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June 25, 2017

Controller: Philly's high-tech trash cans are a costly waste

Trash Audits
BigBelly Trash Can Philadelphia Office of the Controller/Contributed Art

One of Philadelphia's BigBelly trash cans.

Philadelphia's 1,000 high-tech trash cans, which cost $6.5 million, don't save the city any money and in many cases don't work properly, City Controller Alan Butkovitz said Friday.

Butkovitz released an audit of the BigBelly trash cans, which were installed mostly throughout Center City in 2009 and are supposed to collect more trash than traditional wire baskets.

The BigBelly cans use a solar-powered software system that condenses trash and is supposed to notify sanitation workers when a can is full.

However, when the audit was conducted, the notification system wasn't working in 82 percent of the cans, Butkovitz said.

"This means the system was practically useless,” Butkovitz said. “Sanitation crews had to collect the garbage at the same collection rate as with the standard wire baskets.”

Additionally, there were "numerous damaged, non-working and unsanitary" BigBelly cans on the street and in storage.

Butkovitz's review came a day after City Council approved a deal for 275 new cans from BigBelly. The new cans will now have foot pedals and are being provided free of charge in exchange for advertising rights, according to the Inquirer.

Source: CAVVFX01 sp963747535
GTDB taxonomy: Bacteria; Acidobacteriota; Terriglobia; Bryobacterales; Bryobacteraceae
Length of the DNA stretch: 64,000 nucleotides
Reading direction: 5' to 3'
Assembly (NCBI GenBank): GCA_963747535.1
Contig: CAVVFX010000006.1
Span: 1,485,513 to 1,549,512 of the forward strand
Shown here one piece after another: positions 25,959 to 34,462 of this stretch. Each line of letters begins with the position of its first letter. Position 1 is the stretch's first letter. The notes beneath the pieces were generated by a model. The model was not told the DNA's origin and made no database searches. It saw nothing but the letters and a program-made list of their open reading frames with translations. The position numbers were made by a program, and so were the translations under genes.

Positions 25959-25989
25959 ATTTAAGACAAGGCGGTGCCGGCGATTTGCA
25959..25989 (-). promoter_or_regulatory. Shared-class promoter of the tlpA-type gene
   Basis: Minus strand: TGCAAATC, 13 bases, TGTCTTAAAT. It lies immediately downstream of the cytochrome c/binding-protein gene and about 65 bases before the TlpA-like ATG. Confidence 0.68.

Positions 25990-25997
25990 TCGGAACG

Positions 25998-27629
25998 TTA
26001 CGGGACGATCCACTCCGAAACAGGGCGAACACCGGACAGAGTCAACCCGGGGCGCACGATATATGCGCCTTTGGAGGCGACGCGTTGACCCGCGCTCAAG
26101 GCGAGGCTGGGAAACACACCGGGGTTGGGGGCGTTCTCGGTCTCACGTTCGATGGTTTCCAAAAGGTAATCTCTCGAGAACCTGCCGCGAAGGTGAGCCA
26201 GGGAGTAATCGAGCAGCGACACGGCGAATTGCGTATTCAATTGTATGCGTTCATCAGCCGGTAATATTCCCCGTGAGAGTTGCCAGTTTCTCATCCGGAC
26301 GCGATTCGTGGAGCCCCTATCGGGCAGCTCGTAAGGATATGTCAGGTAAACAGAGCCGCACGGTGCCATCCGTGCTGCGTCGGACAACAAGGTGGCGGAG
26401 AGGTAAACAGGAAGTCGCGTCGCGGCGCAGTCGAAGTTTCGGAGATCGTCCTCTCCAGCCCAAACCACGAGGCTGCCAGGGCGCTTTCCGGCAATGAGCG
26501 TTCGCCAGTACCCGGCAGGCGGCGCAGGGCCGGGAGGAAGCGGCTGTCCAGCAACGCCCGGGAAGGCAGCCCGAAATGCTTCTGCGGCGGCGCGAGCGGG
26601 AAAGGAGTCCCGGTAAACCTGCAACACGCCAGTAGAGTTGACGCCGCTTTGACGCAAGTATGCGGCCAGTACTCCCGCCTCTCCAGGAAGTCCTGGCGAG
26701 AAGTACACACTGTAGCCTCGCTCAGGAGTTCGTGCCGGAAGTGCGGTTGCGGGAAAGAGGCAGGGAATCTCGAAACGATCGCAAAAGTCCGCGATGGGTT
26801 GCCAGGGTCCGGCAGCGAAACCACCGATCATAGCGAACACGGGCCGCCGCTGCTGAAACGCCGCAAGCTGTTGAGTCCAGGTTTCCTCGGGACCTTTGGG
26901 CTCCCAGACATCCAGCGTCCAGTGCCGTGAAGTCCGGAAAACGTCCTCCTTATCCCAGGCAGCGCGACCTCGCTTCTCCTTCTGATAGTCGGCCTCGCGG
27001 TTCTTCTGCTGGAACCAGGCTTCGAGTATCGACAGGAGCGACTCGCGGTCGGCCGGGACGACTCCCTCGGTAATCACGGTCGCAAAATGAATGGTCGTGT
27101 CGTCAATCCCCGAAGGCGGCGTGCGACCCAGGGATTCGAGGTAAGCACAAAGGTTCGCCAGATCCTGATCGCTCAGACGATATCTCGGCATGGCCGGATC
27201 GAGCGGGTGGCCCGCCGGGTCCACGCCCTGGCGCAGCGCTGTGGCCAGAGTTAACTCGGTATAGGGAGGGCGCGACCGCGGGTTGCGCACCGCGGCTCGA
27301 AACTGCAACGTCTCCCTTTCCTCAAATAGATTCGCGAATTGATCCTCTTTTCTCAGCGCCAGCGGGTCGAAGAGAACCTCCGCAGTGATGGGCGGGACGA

The Controller's Office chided the Streets Department for not conducting a thorough cost benefit analysis of the cans, which cost $3,700 a pop, and for not having a viable work order and maintenance tracking system in place, meaning repairs "languish for months or sometimes years."

One can near the corner of 4th and Market streets had a missing handle for three months in 2016, according to the audit.

Butkovitz recommended reviewing the costs of the BigBelly cans, pursuing reimbursements for the lost use of the nonworking solar system and developing a working tracking system for new parts and repairs.